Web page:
Moving away and Going to School
If you're moving with your family into a new house, that's a big change. If you're changing schools, moving out and getting a place of your own, or leaving home for college … then these are exciting times. You probably have a lot on your mind.
Leaving What You Know
You probably have a great group of friends who already know about — and accept — your hemophilia. Your teachers at school are used to it, and even understand about inhibitors. Now, you might be worried about starting all over again. About having to make new friends and having to tell everyone, all over, from scratch.
It's normal to be worried about these things. Talk with your parents and friends about it — don't keep it bottled up inside.
Just remember, there are a whole lot of people out there just waiting to meet you. They are your future friends.
A Fresh Start
The teachers at your new school will need to know about your condition immediately.
But, if you don't want to, you don't have to tell everyone about your condition. After all, it's not the most important thing about you. Hemophilia doesn't define you. Inhibitors don't define you. They are just one part of many things to know about you. So, if you'd rather wait until you get to know someone, and know are a friend you can trust before you tell him or her, that's perfectly fine.
By then they will know you — and like you for who you are. They probably won't be too bothered by your hemophilia. More likely, they'll just be curious.
When you move or go off to a new school, there are many things to plan. But, for you, there are some extra things to keep in mind. Don't forget to find a new doctor or hemophilia care team, if needed. Plan where you're going to store your infusion kit, where you'll get medicine from, and how you'll make time for infusions — both at home and at school.
Telling New Friends
When you do tell them, just be matter of fact about it. There's no reason to be dramatic … unless that's how you roll!
Sometimes it's easiest when it comes up in conversation. Then you can take it from there. If you don't treat it like a big deal, the person you are telling probably won't, either. So, don't be ashamed, there's no reason to be. Just be open and honest — and, of course, prepared to answer questions.
Before long, you'll have a new set of friends. You'll be so settled into your new school that you will wonder what you were worrying about.
And if you do continue to worry or have troubles adjusting, always remember, there are plenty of people to talk to.
It always helps to talk about things, even if you can't change the situation.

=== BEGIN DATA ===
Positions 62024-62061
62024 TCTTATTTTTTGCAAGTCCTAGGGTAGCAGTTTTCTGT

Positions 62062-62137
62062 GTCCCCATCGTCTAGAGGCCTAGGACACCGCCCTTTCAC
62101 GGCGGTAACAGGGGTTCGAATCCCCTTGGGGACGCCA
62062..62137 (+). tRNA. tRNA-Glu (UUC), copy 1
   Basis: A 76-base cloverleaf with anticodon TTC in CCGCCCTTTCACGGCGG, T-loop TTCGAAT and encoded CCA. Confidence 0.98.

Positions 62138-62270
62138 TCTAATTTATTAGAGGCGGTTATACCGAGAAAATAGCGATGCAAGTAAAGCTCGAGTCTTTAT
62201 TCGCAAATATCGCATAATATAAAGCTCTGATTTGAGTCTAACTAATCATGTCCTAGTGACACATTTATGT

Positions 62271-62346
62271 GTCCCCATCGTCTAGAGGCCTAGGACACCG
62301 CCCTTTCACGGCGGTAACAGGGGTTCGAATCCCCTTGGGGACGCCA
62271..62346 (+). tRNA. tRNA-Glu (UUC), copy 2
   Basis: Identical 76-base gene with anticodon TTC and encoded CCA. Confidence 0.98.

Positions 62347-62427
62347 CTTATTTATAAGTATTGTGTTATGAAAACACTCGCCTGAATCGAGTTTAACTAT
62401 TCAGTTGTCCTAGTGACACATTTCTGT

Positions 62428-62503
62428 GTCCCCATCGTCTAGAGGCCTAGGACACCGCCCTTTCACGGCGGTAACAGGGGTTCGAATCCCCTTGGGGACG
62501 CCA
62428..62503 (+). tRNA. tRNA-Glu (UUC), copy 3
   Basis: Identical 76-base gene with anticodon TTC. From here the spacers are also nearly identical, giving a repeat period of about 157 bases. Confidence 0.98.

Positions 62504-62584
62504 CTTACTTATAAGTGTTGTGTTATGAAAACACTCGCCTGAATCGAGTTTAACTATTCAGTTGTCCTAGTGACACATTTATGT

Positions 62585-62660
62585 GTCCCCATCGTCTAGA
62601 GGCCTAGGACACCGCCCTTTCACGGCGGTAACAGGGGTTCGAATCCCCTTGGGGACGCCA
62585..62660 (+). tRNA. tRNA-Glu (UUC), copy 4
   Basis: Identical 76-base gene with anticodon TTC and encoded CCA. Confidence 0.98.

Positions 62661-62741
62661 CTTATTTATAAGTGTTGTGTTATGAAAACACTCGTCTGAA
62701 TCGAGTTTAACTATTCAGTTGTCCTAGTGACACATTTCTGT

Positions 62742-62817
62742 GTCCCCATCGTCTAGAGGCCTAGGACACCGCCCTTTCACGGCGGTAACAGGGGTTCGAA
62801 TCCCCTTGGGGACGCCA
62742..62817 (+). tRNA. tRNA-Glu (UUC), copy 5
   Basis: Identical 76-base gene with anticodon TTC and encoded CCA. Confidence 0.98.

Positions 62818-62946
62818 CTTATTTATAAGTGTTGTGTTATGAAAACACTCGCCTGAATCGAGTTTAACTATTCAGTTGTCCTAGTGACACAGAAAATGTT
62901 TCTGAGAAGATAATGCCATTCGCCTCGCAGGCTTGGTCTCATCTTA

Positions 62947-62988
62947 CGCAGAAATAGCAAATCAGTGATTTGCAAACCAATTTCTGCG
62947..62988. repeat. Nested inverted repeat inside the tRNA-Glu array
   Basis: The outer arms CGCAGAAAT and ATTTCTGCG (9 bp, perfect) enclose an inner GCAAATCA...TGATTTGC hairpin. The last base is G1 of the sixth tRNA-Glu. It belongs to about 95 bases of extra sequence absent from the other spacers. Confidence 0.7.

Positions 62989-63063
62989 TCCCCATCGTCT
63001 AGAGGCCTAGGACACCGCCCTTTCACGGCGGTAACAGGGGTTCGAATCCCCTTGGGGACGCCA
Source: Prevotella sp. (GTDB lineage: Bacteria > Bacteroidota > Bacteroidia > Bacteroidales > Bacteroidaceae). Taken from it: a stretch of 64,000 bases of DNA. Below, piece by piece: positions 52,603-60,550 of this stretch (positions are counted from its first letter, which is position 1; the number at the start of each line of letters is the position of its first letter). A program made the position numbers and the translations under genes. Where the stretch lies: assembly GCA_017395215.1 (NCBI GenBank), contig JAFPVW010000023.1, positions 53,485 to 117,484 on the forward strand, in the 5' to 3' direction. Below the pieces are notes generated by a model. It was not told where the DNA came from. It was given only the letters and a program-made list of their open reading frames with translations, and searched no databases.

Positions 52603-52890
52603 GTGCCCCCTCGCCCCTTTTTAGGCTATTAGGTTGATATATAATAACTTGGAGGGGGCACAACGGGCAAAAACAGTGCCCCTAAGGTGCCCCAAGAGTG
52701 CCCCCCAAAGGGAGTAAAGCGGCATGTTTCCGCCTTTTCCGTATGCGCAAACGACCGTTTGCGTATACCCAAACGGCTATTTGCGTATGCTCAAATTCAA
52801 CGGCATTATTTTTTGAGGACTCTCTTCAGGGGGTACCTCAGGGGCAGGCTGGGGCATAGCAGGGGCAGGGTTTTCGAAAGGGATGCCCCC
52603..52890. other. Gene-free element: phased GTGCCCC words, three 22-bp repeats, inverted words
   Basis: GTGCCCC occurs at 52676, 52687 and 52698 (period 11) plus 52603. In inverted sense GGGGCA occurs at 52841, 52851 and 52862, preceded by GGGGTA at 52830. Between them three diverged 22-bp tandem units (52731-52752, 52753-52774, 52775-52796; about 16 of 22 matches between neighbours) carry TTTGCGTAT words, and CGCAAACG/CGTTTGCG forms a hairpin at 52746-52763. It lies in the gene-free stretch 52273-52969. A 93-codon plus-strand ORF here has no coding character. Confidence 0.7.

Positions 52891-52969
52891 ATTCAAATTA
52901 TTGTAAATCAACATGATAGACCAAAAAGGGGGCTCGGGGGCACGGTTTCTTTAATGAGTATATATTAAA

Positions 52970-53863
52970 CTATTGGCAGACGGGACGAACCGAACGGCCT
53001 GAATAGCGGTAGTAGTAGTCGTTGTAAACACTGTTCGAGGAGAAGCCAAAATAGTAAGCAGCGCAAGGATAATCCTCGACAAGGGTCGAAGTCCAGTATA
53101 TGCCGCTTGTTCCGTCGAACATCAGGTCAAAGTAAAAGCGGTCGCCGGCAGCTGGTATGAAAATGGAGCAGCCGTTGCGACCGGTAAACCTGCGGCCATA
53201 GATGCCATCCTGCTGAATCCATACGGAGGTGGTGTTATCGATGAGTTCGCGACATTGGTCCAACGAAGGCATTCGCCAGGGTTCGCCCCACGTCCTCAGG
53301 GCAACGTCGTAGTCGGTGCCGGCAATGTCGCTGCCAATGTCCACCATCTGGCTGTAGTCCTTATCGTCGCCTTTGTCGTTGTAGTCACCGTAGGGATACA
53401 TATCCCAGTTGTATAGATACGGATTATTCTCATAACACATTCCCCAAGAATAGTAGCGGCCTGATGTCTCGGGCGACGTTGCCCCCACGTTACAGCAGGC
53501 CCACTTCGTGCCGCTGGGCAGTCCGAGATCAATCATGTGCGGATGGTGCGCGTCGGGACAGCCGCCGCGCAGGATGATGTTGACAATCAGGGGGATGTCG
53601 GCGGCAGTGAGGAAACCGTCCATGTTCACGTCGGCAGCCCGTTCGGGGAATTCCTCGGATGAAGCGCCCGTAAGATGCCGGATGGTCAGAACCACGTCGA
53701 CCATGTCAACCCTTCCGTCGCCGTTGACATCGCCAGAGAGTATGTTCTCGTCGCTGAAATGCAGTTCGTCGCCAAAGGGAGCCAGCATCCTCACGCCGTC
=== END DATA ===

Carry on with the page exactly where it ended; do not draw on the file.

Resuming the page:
Serious (and Not So Serious) School Stuff
There are times when school or college gets pretty serious, but it's worth sticking it out. You're working towards achievements that will play an important part in your future.
But, going to classes isn't just about what you learn. It's also about seeing your friends, being part of the whole social scene, and dating, too.
So, anything that reduces the number of classes you might miss is going to benefit you — both educationally and socially.
And, you may not want to hear it, but part of that could mean making sure you take your treatment, as suggested by your doctor.
If you've had to take time off from school in the past due to a bleed, you'll know just how painful (and boring) it can be. There's nothing worse than having to sit at home — on the sidelines — while everyone else is getting on with life.
So, don't be silly. Don't fight against taking your treatment. It really is your ally. Treatment helps protect your health. It helps to keep you hanging out and doing the same stuff as everyone else, as much as possible.
Taking It to the Next Level
If continuing your education means going to a new university, it's a fantastic opportunity to make awesome new friends.
This can be exciting and scary at the same time. Everybody gets nervous about meeting new people. Just be yourself and everything will get easier.
If you start college with friends who have known you for a while, you've probably told them the basics about hemophilia already. If not, then it might be a good idea to give them (or one of your new friends) a crash course. That way they'll know what to do if you get a bleed. Just in case.
A Friend in Need …
Give a friend you trust the best phone numbers to reach someone in your family, in case of a serious bleed.
Also, give them the number for your hemophilia treatment center, too. That way, they can get advice, if needed.
Lastly, explain the importance of acting immediately if you show signs of a serious (life-threatening) bleed — the quicker it is dealt with, the less potential damage it can cause.
The way people react to things you tell them generally depends on how you tell them.
Try to stay relaxed and cool when you first talk to people about having hemophilia with inhibitors. If they see that you don't let it stop you with getting on with life, and that you don't feel embarrassed or down about it, then they'll probably take it in stride, too.